Displaying Toast Notifications for a Different User when PowerShell Module Updates are Available

A couple of months ago, Josh King presented a session on Using BurntToast to Display Timely Notifications for our June 2018 Mississippi PowerShell User Group virtual meeting. I was previously planning to write something to display balloon notifications in Windows and I learned that they’re now called toast notifications. I also learned that Josh had created a module named BurntToast which performs most of the heavy lifting so I could simply take advantage of it instead of writing my own code.

Note: This blog article is written using Windows 10 version 1803 and Windows PowerShell version 5.1. Your mileage may vary with different operating systems and/or different versions of PowerShell.

First, install the BurntToast module from the PowerShell Gallery.

Install-Module -Name BurntToast -Force

burnttoast1a.png

The BurntToast module contains several functions, but the one I’m interested in is New-BurntToastNotification.

Get-Command -Module BurntToast

burnttoast2a.png

A simple test notification revealed that notifications can’t be displayed for a different user. I log into my computer as a standard user and then run PowerShell elevated as a different user account.

New-BurntToastNotification -Text 'There are new PowerShell module updates available.'

burnttoast3a.png

There didn’t seem to be an option built into the BurntToast module to work around this problem so I resorted to using the Runas.exe command from within PowerShell to display the test notification for a different user.

The first time Runas.exe is used with the Savecred parameter, it prompts for the specified user’s password and saves it in credential manager.

runas.exe /user:mikefrobbins\user01 /savecred powershell.exe

burnttoast4a.png

From that point forward, it will use the saved credentials for the specified user as long as they’re valid.

runas.exe /user:mydomain\mrobbins /savecred "C:\Windows\System32\WindowsPowerShell\v1.0\powershell.exe -NoProfile -WindowStyle Hidden -Command New-BurntToastNotification -Text 'There are new PowerShell module updates available.'"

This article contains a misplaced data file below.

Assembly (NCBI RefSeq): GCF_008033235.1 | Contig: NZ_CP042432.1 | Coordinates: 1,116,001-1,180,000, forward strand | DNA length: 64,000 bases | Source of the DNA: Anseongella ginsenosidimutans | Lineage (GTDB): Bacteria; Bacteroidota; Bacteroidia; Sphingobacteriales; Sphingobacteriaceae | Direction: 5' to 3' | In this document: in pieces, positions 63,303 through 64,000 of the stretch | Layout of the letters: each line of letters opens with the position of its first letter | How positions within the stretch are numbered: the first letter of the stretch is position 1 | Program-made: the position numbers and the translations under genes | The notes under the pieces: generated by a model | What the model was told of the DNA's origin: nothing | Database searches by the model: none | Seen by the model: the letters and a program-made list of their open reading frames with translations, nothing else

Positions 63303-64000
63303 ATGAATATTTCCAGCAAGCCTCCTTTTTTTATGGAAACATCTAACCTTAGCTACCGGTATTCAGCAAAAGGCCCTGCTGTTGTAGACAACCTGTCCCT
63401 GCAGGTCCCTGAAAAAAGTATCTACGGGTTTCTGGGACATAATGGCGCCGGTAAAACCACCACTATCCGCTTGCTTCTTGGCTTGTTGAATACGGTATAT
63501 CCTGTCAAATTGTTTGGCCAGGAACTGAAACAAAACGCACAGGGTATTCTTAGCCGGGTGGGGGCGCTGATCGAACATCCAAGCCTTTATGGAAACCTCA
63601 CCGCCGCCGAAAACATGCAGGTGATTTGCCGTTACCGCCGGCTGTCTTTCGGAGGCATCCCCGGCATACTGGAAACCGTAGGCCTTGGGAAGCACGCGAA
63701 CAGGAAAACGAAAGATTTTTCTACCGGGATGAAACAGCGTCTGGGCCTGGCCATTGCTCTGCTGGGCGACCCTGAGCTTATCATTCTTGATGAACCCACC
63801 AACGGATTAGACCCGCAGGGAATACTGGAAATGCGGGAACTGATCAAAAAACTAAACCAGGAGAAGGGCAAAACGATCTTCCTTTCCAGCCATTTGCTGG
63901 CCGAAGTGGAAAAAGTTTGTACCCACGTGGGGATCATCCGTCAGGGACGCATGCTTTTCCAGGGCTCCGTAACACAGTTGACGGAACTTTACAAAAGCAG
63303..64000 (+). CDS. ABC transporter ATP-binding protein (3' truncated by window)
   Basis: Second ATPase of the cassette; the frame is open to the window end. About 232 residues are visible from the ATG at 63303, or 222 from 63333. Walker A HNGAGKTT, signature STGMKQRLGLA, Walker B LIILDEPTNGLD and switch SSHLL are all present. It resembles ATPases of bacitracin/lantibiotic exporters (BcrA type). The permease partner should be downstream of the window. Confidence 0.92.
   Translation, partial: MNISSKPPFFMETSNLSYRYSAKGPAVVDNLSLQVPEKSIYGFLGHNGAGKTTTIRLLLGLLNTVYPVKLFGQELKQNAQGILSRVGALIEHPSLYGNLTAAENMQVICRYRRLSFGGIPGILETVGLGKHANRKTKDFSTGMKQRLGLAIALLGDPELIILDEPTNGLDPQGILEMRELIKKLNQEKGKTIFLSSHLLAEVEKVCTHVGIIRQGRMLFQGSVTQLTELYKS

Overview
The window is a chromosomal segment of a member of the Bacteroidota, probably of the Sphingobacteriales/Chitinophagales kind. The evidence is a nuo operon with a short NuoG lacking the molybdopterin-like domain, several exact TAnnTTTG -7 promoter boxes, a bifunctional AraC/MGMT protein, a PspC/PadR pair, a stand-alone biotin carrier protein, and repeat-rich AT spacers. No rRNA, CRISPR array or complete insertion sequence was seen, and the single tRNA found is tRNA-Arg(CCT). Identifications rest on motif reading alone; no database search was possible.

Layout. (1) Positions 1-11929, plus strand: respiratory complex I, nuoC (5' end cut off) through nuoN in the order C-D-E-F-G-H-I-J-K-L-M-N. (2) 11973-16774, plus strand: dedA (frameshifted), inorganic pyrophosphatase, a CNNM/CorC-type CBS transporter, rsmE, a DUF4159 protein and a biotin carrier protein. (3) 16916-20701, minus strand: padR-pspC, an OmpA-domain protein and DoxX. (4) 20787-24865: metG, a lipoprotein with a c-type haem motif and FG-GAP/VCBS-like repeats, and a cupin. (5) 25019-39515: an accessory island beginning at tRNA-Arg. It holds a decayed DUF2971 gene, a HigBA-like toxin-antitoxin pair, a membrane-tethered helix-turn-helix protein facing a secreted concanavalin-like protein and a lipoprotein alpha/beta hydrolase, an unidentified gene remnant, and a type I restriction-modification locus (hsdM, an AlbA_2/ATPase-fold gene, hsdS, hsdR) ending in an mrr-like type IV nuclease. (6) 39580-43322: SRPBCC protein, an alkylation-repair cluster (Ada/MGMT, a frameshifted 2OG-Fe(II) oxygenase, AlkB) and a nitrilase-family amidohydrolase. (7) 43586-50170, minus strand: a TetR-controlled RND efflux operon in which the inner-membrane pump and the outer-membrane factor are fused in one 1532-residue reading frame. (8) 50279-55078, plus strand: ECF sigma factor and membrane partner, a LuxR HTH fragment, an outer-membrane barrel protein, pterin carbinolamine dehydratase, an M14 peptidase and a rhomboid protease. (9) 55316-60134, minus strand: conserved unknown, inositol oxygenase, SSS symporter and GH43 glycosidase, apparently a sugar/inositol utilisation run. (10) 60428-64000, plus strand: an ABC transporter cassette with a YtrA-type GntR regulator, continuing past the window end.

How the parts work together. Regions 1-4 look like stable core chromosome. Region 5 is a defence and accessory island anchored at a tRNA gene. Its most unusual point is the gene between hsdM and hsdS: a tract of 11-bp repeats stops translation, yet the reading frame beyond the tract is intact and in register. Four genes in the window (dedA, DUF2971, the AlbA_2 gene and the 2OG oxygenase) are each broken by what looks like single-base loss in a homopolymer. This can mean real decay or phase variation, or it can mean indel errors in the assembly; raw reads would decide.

burnttoast5a.png

Success! The previous command displays the following toast notification.

burnttoast6a.png

While using the Runas.exe command achieves the desired result, there has to be a PowerShell way to accomplish this task and indeed there is.

$UserCred = Get-Credential
Start-Process -FilePath "$env:windir\System32\WindowsPowerShell\v1.0\powershell.exe" -ArgumentList "-NoProfile -Command New-BurntToastNotification -Text 'There are new PowerShell module updates available.'" -WindowStyle Hidden -Credential $UserCred

I installed Joel Bennett’s BetterCredentials PowerShell module from the PowerShell Gallery so I could easily read credentials from credential manager instead of being prompted for them or storing them in a variable or file.

Install-Module -Name BetterCredentials -Force -AllowClobber

burnttoast8a.png

If you haven’t already, store the credentials in credential manager for the user who is logged into Windows.

Get-Credential -Store

burnttoast9a.png

Now to wire up the code to perform a check to determine if any PowerShell module updates are available. I’ll simply use the Find-MrModuleUpdate function that I’ve previously written which is part of my MrToolkit PowerShell module.